The decision to return eight Los Angeles police officers involved in a controversial shooting to full duty sparked an unusual public spat between the police chief and his civilian boss Thursday.
In a department-wide message sent Wednesday, Los Angeles Police Chief Charlie Beck announced the seven patrol officers and a sergeant will be retrained and then allowed to resume their regular duties. For the last year, the officers have been kept off the streets on desk assignments as department officials investigated the shooting, in which the officers fired more than 100 rounds after mistaking two women in a pickup truck for fugitive Christopher Dorner.
Earlier in the week, the Police Commission, which oversees the LAPD, found that each of the officers had violated the department's deadly force policy.
After the commission's decision, it was up to Beck to decide what discipline, if any, to impose on the officers. Although Beck could still decide to punish the officers, several sources familiar with the case said he was unlikely to do so.
In his message, which went out to officers on the department's internal computer network and obtained by The Times, Beck was critical of the officers' handling of the shooting but made clear they still had his support.
"I have confidence in their abilities as LAPD officers to continue to do their jobs in the same capacity they had been assigned," Beck said.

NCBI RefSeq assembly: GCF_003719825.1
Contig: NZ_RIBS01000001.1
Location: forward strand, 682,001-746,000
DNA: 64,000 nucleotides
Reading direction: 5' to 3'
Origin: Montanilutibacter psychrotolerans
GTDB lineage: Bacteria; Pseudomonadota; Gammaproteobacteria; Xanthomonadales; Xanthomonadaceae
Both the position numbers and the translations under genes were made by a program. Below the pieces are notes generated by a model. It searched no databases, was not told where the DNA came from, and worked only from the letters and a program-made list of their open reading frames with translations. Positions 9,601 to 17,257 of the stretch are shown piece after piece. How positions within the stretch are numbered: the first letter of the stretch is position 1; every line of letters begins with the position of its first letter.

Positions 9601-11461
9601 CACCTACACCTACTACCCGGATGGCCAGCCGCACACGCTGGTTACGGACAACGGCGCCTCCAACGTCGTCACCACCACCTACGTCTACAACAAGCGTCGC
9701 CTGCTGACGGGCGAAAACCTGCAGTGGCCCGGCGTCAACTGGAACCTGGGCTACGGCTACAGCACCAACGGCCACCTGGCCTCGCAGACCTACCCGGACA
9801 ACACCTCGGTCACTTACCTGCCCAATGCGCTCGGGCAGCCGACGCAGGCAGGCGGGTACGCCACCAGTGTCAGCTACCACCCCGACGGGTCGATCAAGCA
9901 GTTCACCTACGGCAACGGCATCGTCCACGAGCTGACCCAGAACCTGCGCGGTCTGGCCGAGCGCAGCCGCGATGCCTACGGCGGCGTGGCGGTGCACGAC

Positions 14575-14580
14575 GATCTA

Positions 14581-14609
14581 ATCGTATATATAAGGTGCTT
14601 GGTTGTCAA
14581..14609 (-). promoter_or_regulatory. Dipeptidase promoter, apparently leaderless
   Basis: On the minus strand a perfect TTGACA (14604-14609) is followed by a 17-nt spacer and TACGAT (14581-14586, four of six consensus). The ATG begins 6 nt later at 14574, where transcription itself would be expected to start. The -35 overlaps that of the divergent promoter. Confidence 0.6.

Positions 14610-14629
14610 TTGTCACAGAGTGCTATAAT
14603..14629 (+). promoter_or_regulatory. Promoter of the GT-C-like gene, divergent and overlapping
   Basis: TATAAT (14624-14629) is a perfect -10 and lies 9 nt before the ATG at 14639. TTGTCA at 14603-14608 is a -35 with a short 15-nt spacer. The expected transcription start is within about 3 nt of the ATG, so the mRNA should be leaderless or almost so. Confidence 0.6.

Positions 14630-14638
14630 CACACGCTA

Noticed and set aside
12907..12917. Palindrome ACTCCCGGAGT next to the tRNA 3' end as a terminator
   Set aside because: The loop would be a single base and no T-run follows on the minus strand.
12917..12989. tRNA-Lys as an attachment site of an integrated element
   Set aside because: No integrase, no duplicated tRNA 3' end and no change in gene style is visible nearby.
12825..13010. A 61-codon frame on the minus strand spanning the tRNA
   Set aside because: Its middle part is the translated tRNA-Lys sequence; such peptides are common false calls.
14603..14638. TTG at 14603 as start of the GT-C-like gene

Commission President Steve Soboroff interpreted Beck's message to mean no discipline would be handed down. He told The Times, "I would have expected more significant discipline for the actions of most of the officers in this incident. I trust that the training will be extensive and the department and officers will move forward from this tragic incident."
Beck, in turn, had a retort for Soboroff on Thursday morning.
"Steve is a new police commissioner and we can't comment on discipline," Beck said. "He shouldn't … I'll leave it at that. We can't comment on discipline," Beck said during his weekly appearance on KTLA News.
Although restrained, the men's prickly public airing of their disagreement is unusual for the LAPD, where internal strife is almost always dealt with behind closed doors. Since the authority to punish officers belongs to the chief, comments from a commissioner about discipline, especially publicly, tread on particularly sensitive terrain. At the same time, the commission serves essentially as Beck's boss, so feuding with its president is a move fraught with risk.
Before Beck's decision to return the officers to regular duty, he and Soboroff had been in sync on how to handle the shooting. Beck recommended that commissioners find that the officers violated the shooting policy. In a report to the oversight panel, Beck faulted the officers for jumping to the conclusion that Dorner was in the truck they opened fire upon. Beck said the officers compounded their mistake by shooting in one another's direction with an unrestrained barrage of gunfire.
Dorner, a former LAPD officer, killed four people and vowed more bloodshed as he sought vengeance against the law enforcement officials he blamed for his firing.